Keep School Ambience Safe Learn School Emergency Guidelines

Early Childhood Education Programs

Tips#1: Read Together Every Day
Read to your child every day. Make this a warm and loving time when the two of you can cuddle close together. Bedtime is an especially great time for reading together.
Tips#2: Give Everything A Name
You can build comprehension skills early, even with the littlest child. Play games that involve naming or pointing to objects. Say things like, "Where's your nose?" and then, "Where's Mommy's nose?" Or touch your child's nose and say, "What's this?"

It is well acknowledged fact that schools are a very safe place for students and teachers. The chances of any mishaps or violence in schools are extremely low. However, if any disastrous incidence occurs, then the consequences of the event will actually be dreadful. The school staff should work diligently and effectively to manage such school emergency and also take the best measures to prevent any such situation. A well laid plan and vital school emergency guidelines will be immense help to ward off unwanted incidences.

School emergency may include, but are not limited to:

Suicide/attempted suicide

Sudden severe weather

Power failure

Medical emergency

Loss of water

Loss of communications

Internal/external environmental threats


Bomb threats

The school emergency plan will include the comprehensive guidelines through which the staff members can address student safety. The guidelines will help in mitigation and prevention, preparedness, response and recovery.

Mitigation and prevention have all the programs, initiatives and activities that are designed to prevent any harm from occurring to visitors, staff or students at school. Mitigation and prevention measures may include crime prevention, intimidation and bullying assessment programs, threat assessment policies and so on.

Tips#3: Say How Much You Enjoy Reading Together
Tell your child how much you enjoy reading with him or her. Look forward to this time you spend together. Talk about "story time" as the favorite part of your day.
Tips#4: Be Interactive
Engage your child so he or she will actively listen to a story. Discuss what's happening, point out things on the page, and answer your child's questions. Ask questions of your own and listen to your child's responses.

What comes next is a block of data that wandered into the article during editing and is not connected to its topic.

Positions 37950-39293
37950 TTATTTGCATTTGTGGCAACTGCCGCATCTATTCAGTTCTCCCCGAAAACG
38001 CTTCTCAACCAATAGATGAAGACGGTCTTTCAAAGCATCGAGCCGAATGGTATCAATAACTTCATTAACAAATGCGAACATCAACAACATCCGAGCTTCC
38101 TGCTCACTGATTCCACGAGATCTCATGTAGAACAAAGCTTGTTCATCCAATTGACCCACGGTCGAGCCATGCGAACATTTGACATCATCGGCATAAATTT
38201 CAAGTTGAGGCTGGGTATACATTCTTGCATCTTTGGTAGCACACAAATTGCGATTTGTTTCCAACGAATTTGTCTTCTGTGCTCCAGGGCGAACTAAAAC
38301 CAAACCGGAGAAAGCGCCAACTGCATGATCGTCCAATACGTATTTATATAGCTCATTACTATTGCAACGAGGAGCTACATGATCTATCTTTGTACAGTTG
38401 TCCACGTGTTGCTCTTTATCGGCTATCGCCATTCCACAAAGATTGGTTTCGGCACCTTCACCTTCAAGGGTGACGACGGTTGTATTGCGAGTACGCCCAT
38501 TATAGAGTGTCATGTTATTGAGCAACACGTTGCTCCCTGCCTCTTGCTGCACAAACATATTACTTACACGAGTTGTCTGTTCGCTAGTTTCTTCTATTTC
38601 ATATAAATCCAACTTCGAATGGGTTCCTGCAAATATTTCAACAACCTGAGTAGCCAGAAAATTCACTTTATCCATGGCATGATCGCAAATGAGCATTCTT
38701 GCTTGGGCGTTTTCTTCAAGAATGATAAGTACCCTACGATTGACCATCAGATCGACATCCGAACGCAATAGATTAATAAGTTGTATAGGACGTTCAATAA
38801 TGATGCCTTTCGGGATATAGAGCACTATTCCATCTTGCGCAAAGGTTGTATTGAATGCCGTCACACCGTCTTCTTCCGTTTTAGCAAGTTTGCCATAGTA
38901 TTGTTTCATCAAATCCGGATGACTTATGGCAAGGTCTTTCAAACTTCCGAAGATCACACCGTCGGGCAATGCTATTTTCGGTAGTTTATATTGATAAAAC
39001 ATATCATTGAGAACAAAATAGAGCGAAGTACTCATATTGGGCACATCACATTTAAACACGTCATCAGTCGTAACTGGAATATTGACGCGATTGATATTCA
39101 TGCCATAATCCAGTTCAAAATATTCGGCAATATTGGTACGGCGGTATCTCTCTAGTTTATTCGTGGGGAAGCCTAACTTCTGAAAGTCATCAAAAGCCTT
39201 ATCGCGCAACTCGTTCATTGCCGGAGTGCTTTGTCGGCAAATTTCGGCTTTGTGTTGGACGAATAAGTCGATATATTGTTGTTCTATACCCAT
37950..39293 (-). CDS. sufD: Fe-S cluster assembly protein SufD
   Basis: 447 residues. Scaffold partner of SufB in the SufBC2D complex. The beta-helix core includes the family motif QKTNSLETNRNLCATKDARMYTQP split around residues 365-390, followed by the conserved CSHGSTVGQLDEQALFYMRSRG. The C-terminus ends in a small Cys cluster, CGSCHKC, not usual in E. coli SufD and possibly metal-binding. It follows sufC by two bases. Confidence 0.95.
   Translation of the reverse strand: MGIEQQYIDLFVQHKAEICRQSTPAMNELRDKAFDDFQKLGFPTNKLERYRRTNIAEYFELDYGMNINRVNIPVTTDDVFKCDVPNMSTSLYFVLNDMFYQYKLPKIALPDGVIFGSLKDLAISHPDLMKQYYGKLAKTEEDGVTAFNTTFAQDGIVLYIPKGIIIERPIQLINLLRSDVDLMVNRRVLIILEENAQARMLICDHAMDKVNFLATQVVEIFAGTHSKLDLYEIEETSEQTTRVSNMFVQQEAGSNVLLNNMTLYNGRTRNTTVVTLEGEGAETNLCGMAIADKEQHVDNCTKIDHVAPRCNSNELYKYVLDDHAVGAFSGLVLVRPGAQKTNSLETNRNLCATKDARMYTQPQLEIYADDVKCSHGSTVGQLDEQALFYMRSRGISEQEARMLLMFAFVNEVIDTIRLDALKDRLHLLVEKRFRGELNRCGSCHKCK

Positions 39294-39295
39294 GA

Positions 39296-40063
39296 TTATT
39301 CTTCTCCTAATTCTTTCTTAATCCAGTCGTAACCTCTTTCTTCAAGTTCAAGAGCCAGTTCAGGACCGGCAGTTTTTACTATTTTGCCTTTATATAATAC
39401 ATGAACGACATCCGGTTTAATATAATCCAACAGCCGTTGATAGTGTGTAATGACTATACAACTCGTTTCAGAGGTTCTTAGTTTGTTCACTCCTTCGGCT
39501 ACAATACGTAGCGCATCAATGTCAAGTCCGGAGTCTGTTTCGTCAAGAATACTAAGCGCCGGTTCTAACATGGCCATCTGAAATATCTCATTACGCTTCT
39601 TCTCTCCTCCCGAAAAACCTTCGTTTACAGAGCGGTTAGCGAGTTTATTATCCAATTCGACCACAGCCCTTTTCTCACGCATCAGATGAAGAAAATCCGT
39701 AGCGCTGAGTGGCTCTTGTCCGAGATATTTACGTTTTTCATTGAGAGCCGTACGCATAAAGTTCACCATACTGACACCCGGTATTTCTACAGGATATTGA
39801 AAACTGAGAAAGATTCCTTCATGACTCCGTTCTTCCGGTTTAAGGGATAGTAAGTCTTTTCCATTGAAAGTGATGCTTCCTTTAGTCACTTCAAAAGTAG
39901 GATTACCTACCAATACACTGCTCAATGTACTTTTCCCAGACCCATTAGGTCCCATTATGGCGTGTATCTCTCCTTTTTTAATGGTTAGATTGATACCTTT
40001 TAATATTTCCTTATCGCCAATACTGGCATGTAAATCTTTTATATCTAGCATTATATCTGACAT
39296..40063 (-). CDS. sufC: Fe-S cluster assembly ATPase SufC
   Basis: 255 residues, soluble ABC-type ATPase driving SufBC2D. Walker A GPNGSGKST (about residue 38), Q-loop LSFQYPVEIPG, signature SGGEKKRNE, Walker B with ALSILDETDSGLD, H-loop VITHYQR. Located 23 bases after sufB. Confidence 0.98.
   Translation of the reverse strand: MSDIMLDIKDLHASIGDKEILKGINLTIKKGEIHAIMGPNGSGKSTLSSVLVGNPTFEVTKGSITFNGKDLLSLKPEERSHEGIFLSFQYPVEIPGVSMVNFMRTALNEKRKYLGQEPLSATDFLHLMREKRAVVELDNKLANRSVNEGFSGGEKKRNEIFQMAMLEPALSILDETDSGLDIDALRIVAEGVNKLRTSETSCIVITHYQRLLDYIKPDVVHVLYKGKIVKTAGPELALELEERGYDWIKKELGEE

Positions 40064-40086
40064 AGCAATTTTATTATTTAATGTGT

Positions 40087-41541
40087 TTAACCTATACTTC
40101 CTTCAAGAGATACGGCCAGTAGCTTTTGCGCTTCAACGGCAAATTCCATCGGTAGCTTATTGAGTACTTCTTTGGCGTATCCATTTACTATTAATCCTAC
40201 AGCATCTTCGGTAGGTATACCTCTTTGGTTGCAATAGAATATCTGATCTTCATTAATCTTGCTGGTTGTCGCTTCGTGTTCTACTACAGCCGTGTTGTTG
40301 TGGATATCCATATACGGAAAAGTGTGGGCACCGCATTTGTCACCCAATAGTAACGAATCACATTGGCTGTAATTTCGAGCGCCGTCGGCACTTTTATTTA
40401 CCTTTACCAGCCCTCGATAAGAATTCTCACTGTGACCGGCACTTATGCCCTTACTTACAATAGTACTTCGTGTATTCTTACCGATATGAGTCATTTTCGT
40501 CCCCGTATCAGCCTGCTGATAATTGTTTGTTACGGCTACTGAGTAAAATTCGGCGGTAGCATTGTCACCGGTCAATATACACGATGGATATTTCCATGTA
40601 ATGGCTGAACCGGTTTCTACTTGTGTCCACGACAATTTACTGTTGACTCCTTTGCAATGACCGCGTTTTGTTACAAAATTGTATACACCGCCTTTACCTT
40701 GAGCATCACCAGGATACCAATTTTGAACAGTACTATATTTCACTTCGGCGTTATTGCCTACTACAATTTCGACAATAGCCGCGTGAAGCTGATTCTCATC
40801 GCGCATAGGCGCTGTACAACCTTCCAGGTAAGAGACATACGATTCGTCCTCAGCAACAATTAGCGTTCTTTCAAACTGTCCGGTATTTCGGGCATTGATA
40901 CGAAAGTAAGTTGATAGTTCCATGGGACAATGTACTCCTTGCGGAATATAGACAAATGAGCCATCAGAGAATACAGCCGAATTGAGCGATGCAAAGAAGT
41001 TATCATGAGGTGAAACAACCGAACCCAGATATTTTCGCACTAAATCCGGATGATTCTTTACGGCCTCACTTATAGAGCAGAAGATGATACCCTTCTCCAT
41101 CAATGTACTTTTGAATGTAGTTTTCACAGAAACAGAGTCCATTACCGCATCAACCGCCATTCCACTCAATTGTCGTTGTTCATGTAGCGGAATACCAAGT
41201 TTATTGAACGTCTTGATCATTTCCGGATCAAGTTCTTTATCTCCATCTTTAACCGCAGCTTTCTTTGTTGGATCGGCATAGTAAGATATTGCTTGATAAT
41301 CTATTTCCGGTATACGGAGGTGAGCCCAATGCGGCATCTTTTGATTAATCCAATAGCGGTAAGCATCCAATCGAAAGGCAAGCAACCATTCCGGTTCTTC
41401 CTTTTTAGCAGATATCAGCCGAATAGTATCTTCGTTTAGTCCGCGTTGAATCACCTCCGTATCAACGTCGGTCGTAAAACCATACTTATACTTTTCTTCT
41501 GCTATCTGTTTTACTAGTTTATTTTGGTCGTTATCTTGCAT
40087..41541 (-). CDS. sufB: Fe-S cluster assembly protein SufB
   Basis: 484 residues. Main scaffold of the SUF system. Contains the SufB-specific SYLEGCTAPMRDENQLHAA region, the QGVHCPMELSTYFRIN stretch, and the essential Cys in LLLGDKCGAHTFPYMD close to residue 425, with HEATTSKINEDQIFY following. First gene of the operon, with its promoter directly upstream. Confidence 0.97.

Preparedness covers all the activities that will help the staff and students to learn the right action in case of emergencies. This may include methods to acquire emergency supplies, first aid training, emergency management and so on.

Response includes all the activities that need to be undertaken during emergency, like isolation, expansion, relocation and evacuation.

Recovery covers all the initiatives that help staff members and students to return back to school healthy, both physically and mentally. This may include operational and stress debriefing in accordance with emergency management plan.

An influential person in school needs to become person-in charge taking initiative for school emergency guidelines training. The person also needs to designate the authorities to other staff members and students so that they take the right step during emergency and prevent any chaos. The commander in lead will instruct other members during school emergency to take the right measures according to the guidelines to prevent any mishap or damage.

The decision of whether or not to evacuate the school building will also be taken the head according to the type or emergency. So, to keep schools safe and make it the perfect place for students to rejoice and get education, learn school emergency procedure and keep school ambience safe!

Tips#5: Read It Again And Again And Again
Your child will probably want to hear a favorite story over and over. Go ahead and read the same book for the 100th time! Research suggests that repeated readings help children develop language skills.
Tips#6: Talk About Writing, Too
Draw your child's attention to the way writing works. When looking at a book together, point out how we read from left to right and how words are separated by spaces.
Updated: March 4, 2018 — 12:55 pm
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